MOUNT VERNON — Following conversations that have emerged from concerned parents and community members from Wiggin Street Elementary School at Mount Vernon City School board of education meetings, time allotments for recess and art, music, physical education, library and technology classes, or “specials,” have come into question.
“We have heard now from the same group of concerned parents relative to two essential questions: Specials time (Art/PE/Music/Library) that was reduced from 50 minutes to 40 minutes,” MVCSD Superintendent Bill Seder explained in a written statement. “The merits of that decision has been discussed at length both with Dr. Dill [Wiggin Street elementary school principal] and at the past two board meetings. The question we keep hearing is why? What is the research behind that decision? Dr. Dill increased the time allotted to math from 60 minutes per day to 90 minutes per day. He did this at Columbia [elementary school] and when he realized they only spent 60 minutes a day on Math, he increased it to 90 minutes to match the allotted time for English.
“With limited number of minutes per school day when you add time in one area you have to adjust or lose time in another. We can certainly have a debate, as we have, about what area loses time and what area gains time. In the end Dr. Dill met with parents and staff and determined that the reduction of specials time need to be readjusted and better aligned with the other buildings in the district of 45 minutes.”
Across the county, most other districts remain consistent with their time allotments for the specials classes.
Superintendent Matthew Chrispin at Fredericktown explained that students at Fredericktown Elementary School receive 40 minutes per day with one of the specials classes of art, physical education, music and library sessions, amounting to 40 minutes per week for each individual class.
Chrispin explained that the students receive a 20-minute recess at lunch and a 15-minute recess in the afternoon, totaling 35 minutes a day.
East Knox elementary school students also have a four day rotation for the specials classes, Principal Cody Reese explained to the News. Kindergarten through sixth-grade has a total of 37 minutes for each specials class, he said. Additionally, with library sessions, 3-6 grades are given a keyboarding session within the rotation, but K-2 are not.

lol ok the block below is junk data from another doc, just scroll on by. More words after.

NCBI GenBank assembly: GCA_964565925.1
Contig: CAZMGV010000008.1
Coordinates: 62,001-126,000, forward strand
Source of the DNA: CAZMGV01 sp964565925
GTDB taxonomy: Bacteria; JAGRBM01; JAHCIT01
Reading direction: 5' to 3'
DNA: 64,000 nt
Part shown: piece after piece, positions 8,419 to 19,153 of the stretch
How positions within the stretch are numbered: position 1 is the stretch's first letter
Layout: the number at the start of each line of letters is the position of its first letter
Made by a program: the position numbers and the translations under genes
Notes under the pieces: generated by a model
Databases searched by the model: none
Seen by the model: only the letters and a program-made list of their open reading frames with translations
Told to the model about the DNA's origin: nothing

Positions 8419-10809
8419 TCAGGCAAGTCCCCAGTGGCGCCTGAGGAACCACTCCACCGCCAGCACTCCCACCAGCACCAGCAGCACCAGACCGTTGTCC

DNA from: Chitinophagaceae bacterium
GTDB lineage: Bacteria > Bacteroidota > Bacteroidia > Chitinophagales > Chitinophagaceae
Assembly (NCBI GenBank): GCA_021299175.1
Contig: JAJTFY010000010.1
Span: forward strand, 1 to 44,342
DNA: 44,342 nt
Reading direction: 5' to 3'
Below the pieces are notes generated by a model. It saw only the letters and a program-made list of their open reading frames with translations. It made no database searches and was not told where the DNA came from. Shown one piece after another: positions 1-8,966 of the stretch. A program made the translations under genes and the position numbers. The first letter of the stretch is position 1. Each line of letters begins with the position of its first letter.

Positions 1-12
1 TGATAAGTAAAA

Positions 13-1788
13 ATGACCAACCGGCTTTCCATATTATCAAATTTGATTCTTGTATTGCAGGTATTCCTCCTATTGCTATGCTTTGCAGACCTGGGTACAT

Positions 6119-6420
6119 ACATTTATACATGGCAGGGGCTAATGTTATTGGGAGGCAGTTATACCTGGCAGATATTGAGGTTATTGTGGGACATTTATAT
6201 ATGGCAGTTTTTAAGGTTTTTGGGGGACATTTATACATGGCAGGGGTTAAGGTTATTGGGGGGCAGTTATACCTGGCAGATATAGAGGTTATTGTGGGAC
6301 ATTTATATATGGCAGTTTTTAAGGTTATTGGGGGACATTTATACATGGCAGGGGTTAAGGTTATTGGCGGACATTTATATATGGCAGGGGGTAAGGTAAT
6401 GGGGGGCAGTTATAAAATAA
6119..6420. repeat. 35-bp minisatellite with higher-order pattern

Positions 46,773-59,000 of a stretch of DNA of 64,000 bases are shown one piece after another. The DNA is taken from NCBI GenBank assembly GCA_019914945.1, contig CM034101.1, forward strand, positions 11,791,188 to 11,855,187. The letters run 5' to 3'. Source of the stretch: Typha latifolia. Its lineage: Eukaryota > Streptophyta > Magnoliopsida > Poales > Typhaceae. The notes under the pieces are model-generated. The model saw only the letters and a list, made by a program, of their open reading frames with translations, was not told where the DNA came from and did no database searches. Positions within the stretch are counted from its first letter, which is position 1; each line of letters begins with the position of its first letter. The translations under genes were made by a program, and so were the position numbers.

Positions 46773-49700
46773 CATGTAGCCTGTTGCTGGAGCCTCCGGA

All K-6 students receive 30 minutes of recess a day, Reese said.
John Morgan, principal at Centerburg Elementary School, explained that his students attend library, music, computer art and physical education classes once a week as well, with kindergarten having specials sessions that are 30 minutes long; first through third grades have specials that are 40 minutes long and fourth and fifth grades attend 45-minute-long specials classes.
Danville Local Schools also devote 40 minutes per day to specials classes, Superintendent Jason Snively told the News.
Additionally students on average are given 20 minutes of recess in the morning and 20 minutes in the afternoon, he said, but it varies by grade level, as fourth and fifth grade students receive 10 minutes less.
Students in kindergarten through fourth grade receive 30 minutes of recess a day, Morgan said, with fifth grade getting 20 minutes at the end of the day. He explained that kindergarten receives an additional 15 minute recess in the morning.
Recess has also been a point of contention with parents at Wiggin Street Elementary School. The school allows a minimum of 30 minutes at lunch for full-school recess, but students could potentially have more time based on how quickly they finish their lunch, Dill said.
The change comes in regards to afternoon recess, which is now only allowed for students in kindergarten and first grade. The afternoon session of recess was eliminated this year for grade 2-5 students.
Dill also explained that all students have the option to arrive at school for an 8:30 a.m. breakfast and be released to the playground starting at 8:40 a.m. for a recess before the school day starts.
To remedy the concerns of parents and community members, Seder explained, “with regards to recess time: We have asked each building to review and share with the district the amount of recess per day. We will also be sending out a survey to teachers to get their input on recess time and expectations. Once completed we will share that information with the board and community.”